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"I think drugs gave the illusion of intensity but actually took away the substance. But there is something wrong with me not having a better memory of it. That's the old thing: If you remember the '70s, you weren't there."

So says Dustin Hoffman in a candid, moving, wide-ranging interview in December's GQ. The writer is Michael Hainey, who had to dodge Tom Ford last month.

Hoffman, who'll be seen over the holidays with Barbra Streisand in "Meet the Fockers," talks with real candor about his life as an actor and as an evolving person. The seduction of stardom, the curse of narcissism, why "Ishtar" bombed, working with Laurence Olivier, therapy, regrets and why playing Ratso Rizzo in "Midnight Cowboy" affected him so: "He's me. Crippled. Deceitful. A hustler. Survivor."

This is the magazine's Men of the Year issue. Tom Cruise is the cover man, looking intense with his shirt open to reveal a nice amount of collarbone and chest.

Inside, Cruise talks quite a bit about Scientology, the philosophy that has been so controversial in his life, and a subject which he rarely addresses. When the actor concludes his upbeat rap on Scientology and his dis on therapy, he says, "I'm not looking for approval from anyone. Because I know when my head hits the pillow, I'm doing everything I can to make the world a better place."

I'm sure he is. But read side-by-side, somehow I prefer Dustin's thoughtful, uncertain angst.

Uma Thurman should be Oscar-nominated for her performance in "Kill Bill: Vol. 2." But it is unlikely. The star thinks the academy simply misses the point of director Quentin Tarantino's stylized and violent tale of a vengeful bride. But Uma doesn't brood. (Thank goodness, we know what she can do with a sword!) Instead she's busy shooting a new ad campaign for Marc Jacobs. The fashion giant's last celeb model was Jennifer Lopez.

Her Oscar chances are pretty slim, too.

Sodden notes from the Clinton Presidential Library opening last week: The deluge from the skies tried to take out the hardy souls who had the misfortune to be in the choir, as well as the folklorico dance group, soloists, poetry readers and speakers at the invocation. But they went bravely on, as if there was no monsoon.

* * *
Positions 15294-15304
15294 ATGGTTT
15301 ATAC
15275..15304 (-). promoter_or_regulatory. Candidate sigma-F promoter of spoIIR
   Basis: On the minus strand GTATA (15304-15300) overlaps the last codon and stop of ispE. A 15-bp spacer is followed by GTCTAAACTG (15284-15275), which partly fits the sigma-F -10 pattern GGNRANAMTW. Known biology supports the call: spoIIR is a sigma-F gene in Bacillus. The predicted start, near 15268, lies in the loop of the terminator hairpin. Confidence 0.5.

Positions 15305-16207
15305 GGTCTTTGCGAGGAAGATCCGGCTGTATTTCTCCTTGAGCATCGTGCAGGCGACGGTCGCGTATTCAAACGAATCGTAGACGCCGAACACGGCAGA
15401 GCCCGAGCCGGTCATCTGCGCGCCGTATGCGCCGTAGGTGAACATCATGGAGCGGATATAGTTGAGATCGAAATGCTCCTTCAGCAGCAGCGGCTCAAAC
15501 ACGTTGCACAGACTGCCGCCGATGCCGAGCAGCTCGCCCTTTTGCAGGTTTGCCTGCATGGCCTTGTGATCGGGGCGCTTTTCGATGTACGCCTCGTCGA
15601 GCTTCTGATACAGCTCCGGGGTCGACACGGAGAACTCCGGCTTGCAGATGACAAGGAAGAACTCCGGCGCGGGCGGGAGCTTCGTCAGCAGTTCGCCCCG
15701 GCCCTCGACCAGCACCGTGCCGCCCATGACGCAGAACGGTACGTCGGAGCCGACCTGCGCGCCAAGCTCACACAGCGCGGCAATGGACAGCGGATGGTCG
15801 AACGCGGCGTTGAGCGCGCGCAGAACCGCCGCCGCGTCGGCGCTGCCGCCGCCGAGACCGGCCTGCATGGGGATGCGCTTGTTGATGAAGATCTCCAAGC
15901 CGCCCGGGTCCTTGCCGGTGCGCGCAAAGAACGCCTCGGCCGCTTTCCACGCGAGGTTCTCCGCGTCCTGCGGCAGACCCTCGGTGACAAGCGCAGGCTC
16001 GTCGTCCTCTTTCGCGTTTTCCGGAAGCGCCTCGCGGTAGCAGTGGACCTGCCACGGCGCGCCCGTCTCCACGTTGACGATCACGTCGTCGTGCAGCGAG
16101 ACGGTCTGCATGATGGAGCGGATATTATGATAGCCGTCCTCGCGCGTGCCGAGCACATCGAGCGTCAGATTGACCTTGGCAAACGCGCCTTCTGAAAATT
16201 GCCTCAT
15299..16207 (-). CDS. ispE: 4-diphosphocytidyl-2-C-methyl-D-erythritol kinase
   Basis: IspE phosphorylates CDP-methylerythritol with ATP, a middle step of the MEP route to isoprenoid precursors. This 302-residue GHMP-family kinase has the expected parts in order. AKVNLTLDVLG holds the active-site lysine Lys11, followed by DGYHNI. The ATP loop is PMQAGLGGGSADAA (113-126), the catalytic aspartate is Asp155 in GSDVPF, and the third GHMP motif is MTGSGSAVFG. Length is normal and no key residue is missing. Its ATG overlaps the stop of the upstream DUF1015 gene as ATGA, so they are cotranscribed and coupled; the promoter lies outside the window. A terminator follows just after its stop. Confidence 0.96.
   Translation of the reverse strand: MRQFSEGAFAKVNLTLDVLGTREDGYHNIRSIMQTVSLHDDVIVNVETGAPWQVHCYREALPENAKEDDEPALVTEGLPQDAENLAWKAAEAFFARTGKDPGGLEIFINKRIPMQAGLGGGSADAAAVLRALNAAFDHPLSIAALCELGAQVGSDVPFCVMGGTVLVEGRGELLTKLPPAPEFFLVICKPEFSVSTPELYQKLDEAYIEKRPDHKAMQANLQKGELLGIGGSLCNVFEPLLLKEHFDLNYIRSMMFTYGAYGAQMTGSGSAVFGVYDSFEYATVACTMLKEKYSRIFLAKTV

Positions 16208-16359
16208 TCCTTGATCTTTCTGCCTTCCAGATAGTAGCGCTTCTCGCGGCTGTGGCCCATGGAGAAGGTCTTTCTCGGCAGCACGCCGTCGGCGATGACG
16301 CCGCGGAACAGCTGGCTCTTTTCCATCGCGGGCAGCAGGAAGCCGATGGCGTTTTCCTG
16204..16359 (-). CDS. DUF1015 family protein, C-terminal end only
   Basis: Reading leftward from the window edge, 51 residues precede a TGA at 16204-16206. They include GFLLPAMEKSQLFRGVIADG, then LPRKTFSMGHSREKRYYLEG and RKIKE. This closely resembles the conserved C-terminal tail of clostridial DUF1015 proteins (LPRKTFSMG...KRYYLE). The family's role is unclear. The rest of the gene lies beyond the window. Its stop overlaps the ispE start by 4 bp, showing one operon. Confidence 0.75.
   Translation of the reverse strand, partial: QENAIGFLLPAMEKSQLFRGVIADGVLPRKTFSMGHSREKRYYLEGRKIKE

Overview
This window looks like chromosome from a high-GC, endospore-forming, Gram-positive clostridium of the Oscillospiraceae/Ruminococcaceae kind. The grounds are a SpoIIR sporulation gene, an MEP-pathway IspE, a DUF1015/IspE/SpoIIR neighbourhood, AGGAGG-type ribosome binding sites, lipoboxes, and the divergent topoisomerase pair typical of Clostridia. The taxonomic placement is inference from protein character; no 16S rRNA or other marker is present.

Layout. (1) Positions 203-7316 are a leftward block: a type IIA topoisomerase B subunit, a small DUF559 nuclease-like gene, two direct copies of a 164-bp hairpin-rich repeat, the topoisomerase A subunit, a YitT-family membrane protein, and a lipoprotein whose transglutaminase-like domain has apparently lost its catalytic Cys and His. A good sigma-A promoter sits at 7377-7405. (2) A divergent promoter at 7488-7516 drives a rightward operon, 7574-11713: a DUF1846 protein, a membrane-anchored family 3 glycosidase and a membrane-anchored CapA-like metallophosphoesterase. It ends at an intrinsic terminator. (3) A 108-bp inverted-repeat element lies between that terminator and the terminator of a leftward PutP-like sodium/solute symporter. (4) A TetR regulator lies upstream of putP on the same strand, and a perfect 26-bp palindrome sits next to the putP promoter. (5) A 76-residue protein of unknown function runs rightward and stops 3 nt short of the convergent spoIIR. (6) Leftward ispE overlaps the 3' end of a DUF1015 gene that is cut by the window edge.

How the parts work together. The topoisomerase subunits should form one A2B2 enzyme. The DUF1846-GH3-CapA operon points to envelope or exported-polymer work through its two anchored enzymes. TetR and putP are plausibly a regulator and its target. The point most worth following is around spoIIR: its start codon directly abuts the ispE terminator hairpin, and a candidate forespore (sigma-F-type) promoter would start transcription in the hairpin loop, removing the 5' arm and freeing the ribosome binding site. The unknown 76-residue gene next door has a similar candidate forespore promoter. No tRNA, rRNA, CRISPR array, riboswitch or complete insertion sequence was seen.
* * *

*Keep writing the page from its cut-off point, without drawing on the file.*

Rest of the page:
The choir singing the "Negro National Anthem" had the hardest job. Every time they opened their mouths, their throats would fill with rain while reaching for the high notes.

The audience of 30,000 sat in plastic parkas and gratis umbrellas, but it was hard to see over the open umbrellas down in front. Some people left the crowd and went to the building next to where the ceremony was being held and sat in Bill Clinton's office watching TV. This included the Ted Kennedys, and Eunice Shriver and half a dozen congressmen.

The Rev. Floyd Flake thanked God for a president who balanced the budget, wiped out the deficit, maintained eight years of peace, created jobs, educated children, protected the air and water, and brought people together. President George W. Bush and his group had to endure this continuing rainy supplication, an ode to Clinton.

There was a sense of the ominous in the reports on Elizabeth Taylor's interview in W, in which she graphically describes the ruins of her health and body ("a little old lady, bent all sideways!") Her statement that she is "ready for death" seemed especially grim. But this is ET's way. She's not ready to die right now, just not fearful of what comes to all -- she has been near enough times not to fear it. And, this was the star of stars declaration -- I am ill, I am basically housebound. My public life is essentially over.

Just as she scribbled a dramatic note to the world when she and Richard Burton broke up, just as she risked her career to champion the AIDS fight and just as she celebrated "the child in me" at her 60th birthday party in Disneyland, Elizabeth is the mistress of her own iconic, mythic-yet-mortal status.

Singer Moby will be honored Monday at the Jazz at Lincoln Center's Allen Room. It happens during this year's Music Has Power Awards, and Moby's efforts for the Institute for Neurologic Function are being recognized. Rufus Wainwright, Marvin Hamlisch, Kris Kristofferson, Willem Dafoe, Rich Robinson of the Black Crowes, and Kate Pierson and Fred Schneider of the B-52's are among the guests.

Tribune Media Services

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